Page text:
The Cameo Camper Renovation: Demo Day 2 — Thumps & bumps & tetanus, oh my!

This should've been our second and final day of demo, but it got cut a bit short because *spoiler alert* someone (ok, me) pulled a total Kristen and had to go to Urgent Care. NBD, but it just means we get to extend the demo party into a third day, which we probably would've had to do anyway based on how long yesterday's demo day 3 took, but more on that later. Because I'm a glass-half-full kind of gal, this snafu gave us some extra time to discuss what we wanted to do with what's left for next time based on the day demo 2's discoveries, including possibly breaking down and renting a dumpster. If you haven't been reading from the start, follow along from the beginning here.

 

Let's just follow the damage & see where it takes us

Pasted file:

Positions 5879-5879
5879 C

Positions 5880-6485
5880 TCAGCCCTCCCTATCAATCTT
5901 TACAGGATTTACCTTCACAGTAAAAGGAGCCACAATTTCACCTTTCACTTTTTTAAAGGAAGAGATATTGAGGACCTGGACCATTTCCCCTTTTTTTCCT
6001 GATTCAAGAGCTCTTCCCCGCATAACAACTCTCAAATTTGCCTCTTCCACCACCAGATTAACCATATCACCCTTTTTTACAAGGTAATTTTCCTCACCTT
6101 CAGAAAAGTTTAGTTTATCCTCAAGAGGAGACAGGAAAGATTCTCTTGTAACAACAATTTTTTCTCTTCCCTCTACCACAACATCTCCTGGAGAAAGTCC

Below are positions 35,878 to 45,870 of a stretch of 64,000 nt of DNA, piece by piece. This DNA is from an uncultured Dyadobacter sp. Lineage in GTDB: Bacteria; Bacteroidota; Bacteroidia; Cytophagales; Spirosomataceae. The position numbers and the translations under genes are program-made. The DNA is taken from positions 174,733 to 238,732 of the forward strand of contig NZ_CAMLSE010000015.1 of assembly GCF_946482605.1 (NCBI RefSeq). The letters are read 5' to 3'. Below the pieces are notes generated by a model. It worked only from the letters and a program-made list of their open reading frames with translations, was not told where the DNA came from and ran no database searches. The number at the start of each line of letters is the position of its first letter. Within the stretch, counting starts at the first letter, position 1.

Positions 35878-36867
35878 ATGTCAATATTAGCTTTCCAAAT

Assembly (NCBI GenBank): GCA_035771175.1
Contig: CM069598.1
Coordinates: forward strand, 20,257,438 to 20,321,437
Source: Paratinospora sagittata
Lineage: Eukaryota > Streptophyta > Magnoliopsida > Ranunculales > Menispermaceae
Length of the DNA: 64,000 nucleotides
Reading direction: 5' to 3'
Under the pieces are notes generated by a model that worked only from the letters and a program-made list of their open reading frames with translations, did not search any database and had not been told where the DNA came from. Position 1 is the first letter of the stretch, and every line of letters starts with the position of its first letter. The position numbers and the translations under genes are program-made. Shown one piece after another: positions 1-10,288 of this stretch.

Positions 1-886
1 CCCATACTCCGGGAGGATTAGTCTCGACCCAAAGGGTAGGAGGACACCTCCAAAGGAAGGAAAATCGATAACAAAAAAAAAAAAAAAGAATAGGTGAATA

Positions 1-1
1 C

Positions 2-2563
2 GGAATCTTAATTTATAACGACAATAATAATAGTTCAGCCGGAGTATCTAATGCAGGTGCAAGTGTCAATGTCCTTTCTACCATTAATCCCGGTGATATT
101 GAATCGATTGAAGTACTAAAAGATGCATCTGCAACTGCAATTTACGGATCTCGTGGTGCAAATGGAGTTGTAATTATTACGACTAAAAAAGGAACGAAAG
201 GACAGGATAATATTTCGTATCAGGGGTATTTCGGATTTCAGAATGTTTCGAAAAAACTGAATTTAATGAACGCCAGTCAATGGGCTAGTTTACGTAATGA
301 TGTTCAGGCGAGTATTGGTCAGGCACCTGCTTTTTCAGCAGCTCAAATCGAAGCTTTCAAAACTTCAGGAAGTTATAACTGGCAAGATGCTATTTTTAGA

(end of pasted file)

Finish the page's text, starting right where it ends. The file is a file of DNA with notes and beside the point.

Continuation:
Again, Nick and I are not ones to just throw stuff out if it can be repurposed or restored (plus if you get too crazy with a sledgehammer in a camper there wouldn't be much of anything left!), so we began and continued demo day 2 by methodically unscrewing screws, alternating our drill bits between Phillips, flathead and hex sockets, because true to form this camper seems to like keeping us on our toes. Since this thing was built in layers, we decided to remove the rear couch-to-bed conversion area bench framing (one of the more relatively sturdy things in this camper) so we could get to and address all of the water damage underneath and behind it.

Look at all that water damage. Yikes. Good wood should not look that spotted and discolored.

Look at all that water damage. Yikes. Good wood should not look that spotted and discolored.